The other special talk was presented by Bruce Tromberg, Director of the National Institute of Biomedical Imaging and Bioengineering (NIBIB) at the National Institutes of Health (NIH). At NIBIB, Bruce oversees research projects on biomedical imaging totaling approximately $400 million per year. In his talk, Bruse stressed the importance of strategic research investment in newly developing areas of biomedical imaging, including fNIRS. Indeed, there was an encouraging slide showing a steady increase in the amount of research funding available for biomedical imaging studies.
During the conference we had oral presentations across nine sessions, each including several selected short talks and an invited speaker. The topics covered neurodevelopment, preclinical and clinical studies, neonatal clinical applications, social neuroscience, data analysis, hardware, fNIRS methodology, and cognitive neuroscience. These were presented sequentially rather than in parallel session, which enabled us all to share in learning about the state-of-the-art in fNIRS research. There were poster sessions, of course, as well as a rejuvenating lunch each day. Thanks to the administrative assistant, Ms. Stacey Ladieu, lunch and snacks were available (and delicious) throughout the conference. I would say this is almost a miracle to experience in such an expensive city as Boston. Anyhow, the good lunches made us happy and relaxed and able to enjoy subsequent poster-viewing and discussions with presenters in a comfortable and friendly atmosphere. There was a vegetarian option lunch and, coincidentally, two invited presentations featuring vegetable measurement by fNIRS. One, presented by Masami Yamaguchi of Chuo University, Japan, introduced infants’ recognition of vegetables and facial expressions (or maybe vice versa).
The other was by Gregory Fischer at Memorial Sloan Kettering Cancer Center, New York talking about neuro-monitoring of patients in critical conditions, which included the introduction of real vegetable measurement by fNIRS.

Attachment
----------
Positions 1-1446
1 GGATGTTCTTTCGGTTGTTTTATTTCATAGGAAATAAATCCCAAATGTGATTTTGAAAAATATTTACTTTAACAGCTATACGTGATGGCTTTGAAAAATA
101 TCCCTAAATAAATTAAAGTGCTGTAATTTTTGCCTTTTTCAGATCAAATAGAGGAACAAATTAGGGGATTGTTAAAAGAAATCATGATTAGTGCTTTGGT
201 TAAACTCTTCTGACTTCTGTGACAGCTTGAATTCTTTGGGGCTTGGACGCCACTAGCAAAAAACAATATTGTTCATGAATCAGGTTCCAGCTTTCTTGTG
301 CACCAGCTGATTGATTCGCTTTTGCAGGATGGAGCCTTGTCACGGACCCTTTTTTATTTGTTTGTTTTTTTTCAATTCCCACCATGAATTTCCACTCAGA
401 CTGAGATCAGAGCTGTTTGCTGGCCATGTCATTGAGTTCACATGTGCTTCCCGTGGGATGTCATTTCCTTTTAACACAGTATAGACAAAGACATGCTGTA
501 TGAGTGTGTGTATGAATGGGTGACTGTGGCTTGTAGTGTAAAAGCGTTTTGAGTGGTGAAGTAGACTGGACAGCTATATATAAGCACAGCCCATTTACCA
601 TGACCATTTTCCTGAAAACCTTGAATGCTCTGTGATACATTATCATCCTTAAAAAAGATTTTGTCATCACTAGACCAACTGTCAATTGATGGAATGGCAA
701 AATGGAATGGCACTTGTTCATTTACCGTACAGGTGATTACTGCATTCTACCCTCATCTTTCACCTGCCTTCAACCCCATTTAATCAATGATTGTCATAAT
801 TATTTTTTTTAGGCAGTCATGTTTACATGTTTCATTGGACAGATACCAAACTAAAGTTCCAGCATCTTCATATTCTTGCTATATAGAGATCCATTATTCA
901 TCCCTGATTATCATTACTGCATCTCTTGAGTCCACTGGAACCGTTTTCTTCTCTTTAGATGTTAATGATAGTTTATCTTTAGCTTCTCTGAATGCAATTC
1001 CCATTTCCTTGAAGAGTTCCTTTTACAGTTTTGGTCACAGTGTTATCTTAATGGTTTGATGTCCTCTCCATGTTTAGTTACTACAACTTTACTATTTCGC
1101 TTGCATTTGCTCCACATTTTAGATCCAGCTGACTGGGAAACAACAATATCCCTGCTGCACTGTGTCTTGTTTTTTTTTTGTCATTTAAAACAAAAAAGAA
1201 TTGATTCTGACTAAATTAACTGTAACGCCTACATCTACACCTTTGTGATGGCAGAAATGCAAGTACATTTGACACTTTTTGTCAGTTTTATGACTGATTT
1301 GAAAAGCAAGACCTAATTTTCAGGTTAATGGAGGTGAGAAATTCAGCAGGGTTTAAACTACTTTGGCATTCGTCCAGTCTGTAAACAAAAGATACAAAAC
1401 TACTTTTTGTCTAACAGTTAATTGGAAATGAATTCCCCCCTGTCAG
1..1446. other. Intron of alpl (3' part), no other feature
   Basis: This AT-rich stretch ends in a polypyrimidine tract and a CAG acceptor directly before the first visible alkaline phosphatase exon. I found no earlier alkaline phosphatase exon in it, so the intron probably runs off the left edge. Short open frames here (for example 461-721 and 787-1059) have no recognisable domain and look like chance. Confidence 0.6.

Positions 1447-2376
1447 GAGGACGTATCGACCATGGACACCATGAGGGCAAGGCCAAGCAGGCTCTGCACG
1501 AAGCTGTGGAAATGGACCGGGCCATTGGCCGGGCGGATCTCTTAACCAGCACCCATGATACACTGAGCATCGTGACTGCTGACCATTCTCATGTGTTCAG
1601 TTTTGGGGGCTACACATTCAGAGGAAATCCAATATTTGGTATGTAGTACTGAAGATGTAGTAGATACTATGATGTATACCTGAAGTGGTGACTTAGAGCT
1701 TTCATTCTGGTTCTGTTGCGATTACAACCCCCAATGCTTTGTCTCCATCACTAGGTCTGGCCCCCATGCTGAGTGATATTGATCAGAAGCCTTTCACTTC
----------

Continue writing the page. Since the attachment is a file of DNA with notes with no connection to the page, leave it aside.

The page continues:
There was also a Special Session, “Neuroergonomics: fNIRS on the go”, organized by Hasan Ayaz at Drexel University, Philadelphia. This session focused on real-world application of fNIRS beyond conventional artificial laboratory settings. The use of unrestricted real-world tasks in everyday contexts and their relationship to action, behavior, body, and environment was introduced and discussed by panelists from a range of research domains. This was a great session, highlighting the degree to which fNIRS offers unique research opportunities to engage in real-world brain measurement. This work is cultivating new frontiers in neuroimaging studies!
The other feature of the conference was the introduction of a new award to facilitate the active growth of the Society and fNIRS research more generally. The new award, SfNIRS Community Award, was presented to Meryem Yucel, Felix Sholkmann, and Noman Naseer. Recipients of the traditional awards were also announced: the Young Investigator Award was presented to Alexander von Lühmann, with runner-up going to Chiara Bulgarelli. Excellence Awards were given to ten posters and four oral presentations. In addition, to facilitate gender equality, Woman Excellence in Research Awards were presented to nine presentations. Finally, Diversity Equity and Inclusion Travel Award were presented to ten participants from countries with travel challenges.
Last but not least, there was a wonderful social event held in a dance club at downtown Boston. This included a live performance by a local R&B band playing disco classics with an energetic groove. This let young and young-at-heart participants “freak out” on the dance floor. The excellent selection of social events seems like a good tradition to maintain at the SfNIRS Biennial Conference, and we hope this will continue at future conferences.
We must not forget to acknowledge the great contributions of our sponsors of the conference, whose support helped us realize a great event in a difficult time. Now that live conferences are back on the scene in our society, we hope to see EVERYONE in person at the next conference, fNIRS2024, Birmingham, UK. The next meeting will be chaired by Felipe Orihuela-Espina, Hamid Dehghani, and Javier Andreu-Pérez at the University of Birmingham. Indeed, its success was “wish-locked” at a secret at nearby Fenway Park, Boston.
I am not sure whether I have fully conveyed the extent of “academic glamor” of fNIRS2022, Boston, but I hope this report will help get everyone interested in attending forthcoming conferences, and in participating in SfNIRS activities.